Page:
by Dawn DeBraal
gingerbread latte, recycled
Carrie peeked out her front window through a small opening she’d made by pulling the curtain back. She was searching for the where-a-bouts of her neighbor Mrs. Grady. Though Mrs. Grady was a lovely woman, she never seemed to leave Carrie and her daughter alone. Carrie’s hope was to make it to the mailbox and get her mail today, undetected.
It started out innocently. Mrs. Grady asked for a cup of sugar or wanted to warn her about her dog Skippy crossing the road again, and how the wayward beagle could be hit by a car. It didn’t help that Mrs. Grady would be standing there with biscuits in her hand. Skippy couldn’t turn down a biscuit.
One time Mrs. Grady made pumpkin pies from the pumpkins Carrie had tossed out, setting them in garbage cans for pickup. When her daughter asked for a piece of the pumpkin pie Carrie threw the whole pie in the trash explaining that Mrs. Grady got the moldy pumpkins from the garbage, that the pie wasn’t safe. Sometime Mrs. Grady bought too much meat, pie, cheese, insert food item here, whatever and would bring it over in a rinsed-out jar because she was a recycling addict. Everything was used and reused one hundred times before it ended up being recycled again. She had lived through the Great Depression and her parents taught her to throw out nothing.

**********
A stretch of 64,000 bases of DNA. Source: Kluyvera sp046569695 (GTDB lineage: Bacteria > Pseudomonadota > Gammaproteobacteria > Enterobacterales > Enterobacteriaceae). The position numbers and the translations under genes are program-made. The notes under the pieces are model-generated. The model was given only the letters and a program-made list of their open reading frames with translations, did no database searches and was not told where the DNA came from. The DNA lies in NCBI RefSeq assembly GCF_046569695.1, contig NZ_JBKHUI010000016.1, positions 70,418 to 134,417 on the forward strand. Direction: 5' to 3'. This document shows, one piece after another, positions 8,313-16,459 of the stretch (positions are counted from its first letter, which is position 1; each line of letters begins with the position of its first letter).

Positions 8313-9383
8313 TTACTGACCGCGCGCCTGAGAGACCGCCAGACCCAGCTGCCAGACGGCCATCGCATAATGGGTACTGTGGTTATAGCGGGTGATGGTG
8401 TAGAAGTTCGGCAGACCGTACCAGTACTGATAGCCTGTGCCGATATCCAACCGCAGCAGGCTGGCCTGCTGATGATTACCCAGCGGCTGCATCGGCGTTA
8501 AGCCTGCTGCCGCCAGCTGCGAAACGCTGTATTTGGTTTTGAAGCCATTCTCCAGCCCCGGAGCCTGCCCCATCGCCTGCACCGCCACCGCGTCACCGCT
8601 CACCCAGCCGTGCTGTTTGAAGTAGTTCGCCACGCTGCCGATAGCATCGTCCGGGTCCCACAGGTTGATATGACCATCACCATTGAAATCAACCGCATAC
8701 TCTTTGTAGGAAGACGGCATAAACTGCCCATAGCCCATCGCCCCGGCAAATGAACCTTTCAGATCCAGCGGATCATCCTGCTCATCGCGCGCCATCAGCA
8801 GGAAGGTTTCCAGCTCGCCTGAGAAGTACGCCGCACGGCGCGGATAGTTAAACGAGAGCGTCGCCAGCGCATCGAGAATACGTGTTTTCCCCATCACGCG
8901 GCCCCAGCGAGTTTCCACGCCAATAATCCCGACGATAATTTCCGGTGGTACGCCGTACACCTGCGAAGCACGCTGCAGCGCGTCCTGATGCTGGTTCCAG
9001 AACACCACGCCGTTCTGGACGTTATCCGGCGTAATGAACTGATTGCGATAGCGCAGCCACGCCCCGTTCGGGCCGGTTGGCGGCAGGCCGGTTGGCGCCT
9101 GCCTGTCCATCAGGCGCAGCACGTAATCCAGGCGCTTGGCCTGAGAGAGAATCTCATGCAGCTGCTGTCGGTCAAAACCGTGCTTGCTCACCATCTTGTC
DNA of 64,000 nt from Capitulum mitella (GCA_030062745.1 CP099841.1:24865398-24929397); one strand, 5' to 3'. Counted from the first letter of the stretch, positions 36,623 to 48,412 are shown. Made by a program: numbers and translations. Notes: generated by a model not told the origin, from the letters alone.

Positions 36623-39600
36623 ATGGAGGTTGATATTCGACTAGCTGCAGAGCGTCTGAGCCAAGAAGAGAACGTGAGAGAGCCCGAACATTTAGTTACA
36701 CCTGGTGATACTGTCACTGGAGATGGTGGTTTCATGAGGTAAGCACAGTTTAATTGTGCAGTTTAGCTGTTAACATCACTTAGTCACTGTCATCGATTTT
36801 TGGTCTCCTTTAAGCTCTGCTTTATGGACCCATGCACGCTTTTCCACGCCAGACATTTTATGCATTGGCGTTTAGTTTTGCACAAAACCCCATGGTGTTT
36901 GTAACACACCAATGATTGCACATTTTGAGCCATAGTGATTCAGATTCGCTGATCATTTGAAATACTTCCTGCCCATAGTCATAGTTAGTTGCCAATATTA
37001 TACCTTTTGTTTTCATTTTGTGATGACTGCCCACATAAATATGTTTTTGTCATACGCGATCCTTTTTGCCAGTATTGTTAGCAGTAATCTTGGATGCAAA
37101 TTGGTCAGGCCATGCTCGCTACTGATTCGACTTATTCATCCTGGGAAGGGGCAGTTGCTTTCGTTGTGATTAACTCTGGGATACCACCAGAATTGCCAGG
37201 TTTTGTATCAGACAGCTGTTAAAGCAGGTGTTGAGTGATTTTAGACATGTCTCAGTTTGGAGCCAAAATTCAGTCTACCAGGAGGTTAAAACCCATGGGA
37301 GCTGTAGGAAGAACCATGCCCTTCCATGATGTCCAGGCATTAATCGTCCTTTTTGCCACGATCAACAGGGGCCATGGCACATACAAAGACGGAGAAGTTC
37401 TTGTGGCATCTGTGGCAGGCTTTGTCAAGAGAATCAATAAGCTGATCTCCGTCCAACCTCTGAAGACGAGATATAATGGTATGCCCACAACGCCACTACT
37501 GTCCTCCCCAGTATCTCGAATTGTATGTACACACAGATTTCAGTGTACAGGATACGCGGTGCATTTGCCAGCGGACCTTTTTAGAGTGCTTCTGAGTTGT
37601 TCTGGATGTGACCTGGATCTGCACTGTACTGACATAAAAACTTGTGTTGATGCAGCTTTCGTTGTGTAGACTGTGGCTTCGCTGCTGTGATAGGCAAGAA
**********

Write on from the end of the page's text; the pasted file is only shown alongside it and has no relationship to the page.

Mrs. Grady brought over a blouse for Carrie once. She used to wear it when she was around Carrie’s age. It was an antique.
“Thank you,” Carrie told her, but now every time she saw Carrie, she’d ask if she’d worn it yet. There was no way Carrie could have worn that blouse out in public.
Carrie pulled the curtain out further. No Mrs. Grady in the front yard, looking left and looking right. She sighed a big sigh of relief. She was going to get her mail by trotting out to the box as fast as she could. Slowly Carrie opened the door feeling the warm sunshine on her head and shoulders. Carrie quietly walked down the sidewalk with Skippy at her heels. She opened the mailbox, and there was the check she’d been expecting. Relieved, she quietly closed the box and made it halfway up the sidewalk when she heard the familiar.